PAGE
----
Booksellers Association m.d. Meryl Halls has urged the Treasury Select Committee to "level the playing field" and reform business rates.
Halls, John Lewis partnership group property and development director Chris Harris and Boots UK chief executive Sebastian James appeared before the Treasury Select Committee, chaired by MP Nicky Morgan, as part of the Committee’s Consultation on the Impact of Business Rates, this afternoon (Wednesday 22nd May).
Discussing how indie booksellers such as BrOOK'S in Pinner were "blindsided" by changes to business rates, Halls warned the current system is "unfit for purpose" and stressed the current rates system does not help regeneration on the High Street.
"We want to level the playing field. We are keen on the digital sales tax floated by the Treasury and we want to make sure there are still bookshops and retailers on healthy high streets," said Halls in the one hour session with Morgan as she warned business rates relief is a "sticking plaster" and "emblematic that the system isn't working".
A long-running bone of contention for the book trade with Amazon coming under fire and trade figures calling for an overhaul of the system, business rates are currently worked out by multiplying the rateable value of property by the standard or small business multiplier. Chancellor Philip Hammond confirmed a two-year tax cut to business rates of one third for all retailers in England with a rateable value of £51,000 or less in October 2018 with the next re-evaluation of rateable values scheduled for 2021.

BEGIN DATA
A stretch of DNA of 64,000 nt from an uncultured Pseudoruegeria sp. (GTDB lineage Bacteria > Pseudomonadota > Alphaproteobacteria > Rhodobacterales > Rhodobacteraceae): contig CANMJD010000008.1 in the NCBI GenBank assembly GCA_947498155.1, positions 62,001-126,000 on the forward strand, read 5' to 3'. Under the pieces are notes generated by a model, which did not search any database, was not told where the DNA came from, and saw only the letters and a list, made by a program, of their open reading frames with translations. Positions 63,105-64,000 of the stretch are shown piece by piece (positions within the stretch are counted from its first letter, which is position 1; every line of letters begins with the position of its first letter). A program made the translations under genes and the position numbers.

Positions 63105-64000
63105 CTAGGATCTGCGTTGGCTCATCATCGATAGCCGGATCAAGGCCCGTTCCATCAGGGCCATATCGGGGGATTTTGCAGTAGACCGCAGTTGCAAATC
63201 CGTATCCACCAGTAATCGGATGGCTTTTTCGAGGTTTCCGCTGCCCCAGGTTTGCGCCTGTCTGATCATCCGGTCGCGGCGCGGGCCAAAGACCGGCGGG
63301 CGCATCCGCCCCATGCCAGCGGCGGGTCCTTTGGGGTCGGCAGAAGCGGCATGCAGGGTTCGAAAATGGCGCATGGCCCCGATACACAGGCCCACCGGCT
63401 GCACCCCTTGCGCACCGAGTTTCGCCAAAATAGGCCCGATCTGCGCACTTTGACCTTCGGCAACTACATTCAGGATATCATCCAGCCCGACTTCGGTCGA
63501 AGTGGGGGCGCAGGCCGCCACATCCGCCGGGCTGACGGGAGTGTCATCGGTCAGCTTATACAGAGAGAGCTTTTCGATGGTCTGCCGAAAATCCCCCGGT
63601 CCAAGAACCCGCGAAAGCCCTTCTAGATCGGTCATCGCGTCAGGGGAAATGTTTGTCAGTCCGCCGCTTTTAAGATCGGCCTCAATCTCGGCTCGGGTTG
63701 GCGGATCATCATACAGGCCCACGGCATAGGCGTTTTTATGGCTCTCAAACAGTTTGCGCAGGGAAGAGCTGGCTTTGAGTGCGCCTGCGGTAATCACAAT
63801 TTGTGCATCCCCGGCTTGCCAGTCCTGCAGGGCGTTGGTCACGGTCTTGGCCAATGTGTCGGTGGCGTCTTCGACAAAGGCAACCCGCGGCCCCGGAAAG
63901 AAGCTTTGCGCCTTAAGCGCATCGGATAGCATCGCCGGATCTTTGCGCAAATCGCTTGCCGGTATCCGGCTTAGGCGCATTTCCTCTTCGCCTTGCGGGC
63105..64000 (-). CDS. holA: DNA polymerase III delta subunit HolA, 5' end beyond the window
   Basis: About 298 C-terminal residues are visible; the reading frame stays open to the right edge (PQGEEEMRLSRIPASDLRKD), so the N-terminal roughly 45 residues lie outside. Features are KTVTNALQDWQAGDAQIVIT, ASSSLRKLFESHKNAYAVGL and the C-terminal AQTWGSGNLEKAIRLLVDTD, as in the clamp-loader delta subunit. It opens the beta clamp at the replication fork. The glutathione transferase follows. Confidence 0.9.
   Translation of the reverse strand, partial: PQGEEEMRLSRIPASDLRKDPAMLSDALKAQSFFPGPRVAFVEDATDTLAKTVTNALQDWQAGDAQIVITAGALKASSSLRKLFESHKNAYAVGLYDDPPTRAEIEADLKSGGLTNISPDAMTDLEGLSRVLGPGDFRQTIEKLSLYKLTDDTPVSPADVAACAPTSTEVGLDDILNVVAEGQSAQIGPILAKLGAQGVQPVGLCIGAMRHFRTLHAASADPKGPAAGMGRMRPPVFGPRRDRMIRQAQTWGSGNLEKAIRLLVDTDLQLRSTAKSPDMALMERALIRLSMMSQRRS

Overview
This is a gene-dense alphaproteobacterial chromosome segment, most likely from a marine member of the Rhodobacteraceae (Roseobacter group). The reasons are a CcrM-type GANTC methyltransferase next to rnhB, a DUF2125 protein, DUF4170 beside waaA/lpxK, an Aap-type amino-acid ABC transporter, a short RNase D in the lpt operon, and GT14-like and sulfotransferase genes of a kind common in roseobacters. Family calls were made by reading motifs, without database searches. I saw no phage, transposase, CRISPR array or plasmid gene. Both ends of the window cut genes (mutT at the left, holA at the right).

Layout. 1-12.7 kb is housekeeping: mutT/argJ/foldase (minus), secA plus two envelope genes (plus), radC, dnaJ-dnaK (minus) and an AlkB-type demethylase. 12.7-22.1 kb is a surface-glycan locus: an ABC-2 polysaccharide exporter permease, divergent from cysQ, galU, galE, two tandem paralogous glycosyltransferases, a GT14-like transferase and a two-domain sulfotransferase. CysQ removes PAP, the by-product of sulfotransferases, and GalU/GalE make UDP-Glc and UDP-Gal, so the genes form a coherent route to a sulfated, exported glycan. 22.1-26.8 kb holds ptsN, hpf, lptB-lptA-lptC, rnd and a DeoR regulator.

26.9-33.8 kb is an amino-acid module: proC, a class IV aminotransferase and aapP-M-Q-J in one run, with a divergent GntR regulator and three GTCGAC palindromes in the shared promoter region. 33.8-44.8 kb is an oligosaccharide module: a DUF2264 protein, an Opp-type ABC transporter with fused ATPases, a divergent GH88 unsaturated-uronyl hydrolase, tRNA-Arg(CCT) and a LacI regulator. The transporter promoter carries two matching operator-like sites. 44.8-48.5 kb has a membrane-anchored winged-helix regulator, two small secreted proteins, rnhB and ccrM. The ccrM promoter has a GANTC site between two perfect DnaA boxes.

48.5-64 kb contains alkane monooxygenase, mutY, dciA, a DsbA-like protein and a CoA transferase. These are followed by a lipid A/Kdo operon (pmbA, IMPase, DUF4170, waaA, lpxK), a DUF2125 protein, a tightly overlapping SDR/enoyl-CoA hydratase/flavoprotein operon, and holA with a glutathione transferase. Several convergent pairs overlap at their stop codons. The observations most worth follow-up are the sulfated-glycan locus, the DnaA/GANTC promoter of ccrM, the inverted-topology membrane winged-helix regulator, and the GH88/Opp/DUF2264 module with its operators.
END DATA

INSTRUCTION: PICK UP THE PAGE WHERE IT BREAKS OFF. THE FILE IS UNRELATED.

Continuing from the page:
Addressing the Committee on behalf of the BA and its membership Halls highlighted the ways in which the present system of business rates has allowed an uncompetitive, unbalanced and unfair framework to develop across the book trade.
In its submission to the Treasure Select Committee, the BA put forward that the retail industry accounts for 5% of GDP yet pays 10% of all business taxes and 25% of all Business Rates. This year the Business Rate multiplier higher rate will rise above 50 pence in the pound for the first time – its highest ever rate. The BA believes the multiplier must be frozen.
Speaking after the hearing, Halls said: "On behalf of our members we are encouraged that the Treasury Select Committee is holding an inquiry into Business Rates. They seemed genuinely interested in the workings of the tax, how it impacts individual bookshops, and how we might improve it. Appearing in front of the committee gave us a chance to spell out again that the business rates system is an analogue system for a digital age, in need of fundamental reform. We were able to give some of the most egregious examples of the present system – including BrOOK'S in Pinner, who found their rates bill doubling and a backdated arrears payment demand, with no warning. Or the number of closures – or non-openings – of bookshops due to the heavy burden of rates on a business. This failing system makes the job of booksellers that much harder.
“Booksellers on our high streets face ongoing unfair competition from on-line only retailers such as Amazon who are able to profit from an out of date business taxation system that fails to acknowledge the changing shape and scope of the 21st century high street. This enormous disparity contributes to a system that hands Amazon a huge competitive advantage before a single customer has been through the door. BA members are paying on average eleven times more in business taxes per £100 of turnover than Amazon. The unfairness in this needs to be urgently addressed.
"Bookshops across Britain contribute so much to their local communities and proudly pay taxes to keep those communities viable and well-resourced, but it seems long overdue that the government looks to create a fairer, more up to date system is devised that levels the retail playing field for the UK's hard-working booksellers."
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